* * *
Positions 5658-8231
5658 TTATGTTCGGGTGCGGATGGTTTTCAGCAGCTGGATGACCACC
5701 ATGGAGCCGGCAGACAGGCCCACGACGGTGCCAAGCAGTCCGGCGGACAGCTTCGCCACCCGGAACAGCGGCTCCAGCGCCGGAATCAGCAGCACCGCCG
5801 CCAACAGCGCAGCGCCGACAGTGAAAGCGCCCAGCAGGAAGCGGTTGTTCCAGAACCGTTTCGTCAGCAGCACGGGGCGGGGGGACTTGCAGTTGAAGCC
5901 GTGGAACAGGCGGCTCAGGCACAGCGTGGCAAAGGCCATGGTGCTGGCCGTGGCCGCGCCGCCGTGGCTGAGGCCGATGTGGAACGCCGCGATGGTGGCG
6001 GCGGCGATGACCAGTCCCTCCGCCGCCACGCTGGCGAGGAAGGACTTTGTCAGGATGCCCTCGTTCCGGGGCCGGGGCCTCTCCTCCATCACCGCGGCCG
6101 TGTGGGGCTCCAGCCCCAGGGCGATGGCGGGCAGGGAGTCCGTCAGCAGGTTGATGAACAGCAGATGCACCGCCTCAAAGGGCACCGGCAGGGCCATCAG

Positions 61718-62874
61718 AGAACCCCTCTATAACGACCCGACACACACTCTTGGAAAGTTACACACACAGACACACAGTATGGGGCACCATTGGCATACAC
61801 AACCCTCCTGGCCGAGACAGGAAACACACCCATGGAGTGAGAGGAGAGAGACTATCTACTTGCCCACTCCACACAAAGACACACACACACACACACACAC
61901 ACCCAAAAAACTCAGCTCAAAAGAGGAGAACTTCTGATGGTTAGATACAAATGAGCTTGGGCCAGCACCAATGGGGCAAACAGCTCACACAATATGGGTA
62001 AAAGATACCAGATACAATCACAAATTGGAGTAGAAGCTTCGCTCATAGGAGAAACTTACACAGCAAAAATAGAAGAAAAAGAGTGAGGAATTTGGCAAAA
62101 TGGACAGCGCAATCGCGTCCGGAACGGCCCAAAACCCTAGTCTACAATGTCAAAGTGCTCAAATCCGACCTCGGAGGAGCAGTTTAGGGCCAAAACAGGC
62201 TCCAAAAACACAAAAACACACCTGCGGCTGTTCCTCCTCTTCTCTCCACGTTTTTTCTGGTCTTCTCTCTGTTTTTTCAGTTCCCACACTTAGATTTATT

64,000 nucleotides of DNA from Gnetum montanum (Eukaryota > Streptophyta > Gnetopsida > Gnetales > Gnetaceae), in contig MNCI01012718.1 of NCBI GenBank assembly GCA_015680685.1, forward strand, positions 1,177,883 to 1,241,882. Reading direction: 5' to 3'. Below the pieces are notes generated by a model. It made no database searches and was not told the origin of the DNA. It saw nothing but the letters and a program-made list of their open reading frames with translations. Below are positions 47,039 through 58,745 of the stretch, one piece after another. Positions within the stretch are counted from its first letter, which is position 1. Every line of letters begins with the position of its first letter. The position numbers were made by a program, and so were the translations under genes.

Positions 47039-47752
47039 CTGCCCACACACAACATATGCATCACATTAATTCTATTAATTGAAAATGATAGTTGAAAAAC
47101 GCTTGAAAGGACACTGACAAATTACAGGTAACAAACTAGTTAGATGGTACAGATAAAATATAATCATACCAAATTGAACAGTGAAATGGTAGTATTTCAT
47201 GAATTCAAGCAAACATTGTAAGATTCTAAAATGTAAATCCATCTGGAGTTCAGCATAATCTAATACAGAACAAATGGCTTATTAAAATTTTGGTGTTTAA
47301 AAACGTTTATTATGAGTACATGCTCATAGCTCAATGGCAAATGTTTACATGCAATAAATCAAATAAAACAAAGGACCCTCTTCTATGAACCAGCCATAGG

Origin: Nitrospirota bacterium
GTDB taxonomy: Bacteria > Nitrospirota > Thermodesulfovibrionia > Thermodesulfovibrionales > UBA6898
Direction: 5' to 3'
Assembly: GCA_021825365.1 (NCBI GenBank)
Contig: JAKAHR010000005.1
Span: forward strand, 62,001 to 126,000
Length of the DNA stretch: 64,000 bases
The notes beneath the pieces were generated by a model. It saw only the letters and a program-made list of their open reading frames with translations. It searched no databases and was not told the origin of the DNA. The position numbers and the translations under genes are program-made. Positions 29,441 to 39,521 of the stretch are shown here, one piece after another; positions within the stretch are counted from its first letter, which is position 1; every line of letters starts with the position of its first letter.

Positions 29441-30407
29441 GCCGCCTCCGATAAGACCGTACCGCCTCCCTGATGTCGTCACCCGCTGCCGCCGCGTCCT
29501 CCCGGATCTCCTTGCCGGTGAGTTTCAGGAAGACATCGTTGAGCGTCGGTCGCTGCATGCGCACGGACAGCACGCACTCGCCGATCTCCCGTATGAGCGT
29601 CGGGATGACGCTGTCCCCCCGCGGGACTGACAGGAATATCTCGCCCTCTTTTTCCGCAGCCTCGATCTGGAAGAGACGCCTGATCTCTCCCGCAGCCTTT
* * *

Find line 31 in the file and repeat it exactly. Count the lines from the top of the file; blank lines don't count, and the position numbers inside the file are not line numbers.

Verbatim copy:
29501 CCCGGATCTCCTTGCCGGTGAGTTTCAGGAAGACATCGTTGAGCGTCGGTCGCTGCATGCGCACGGACAGCACGCACTCGCCGATCTCCCGTATGAGCGT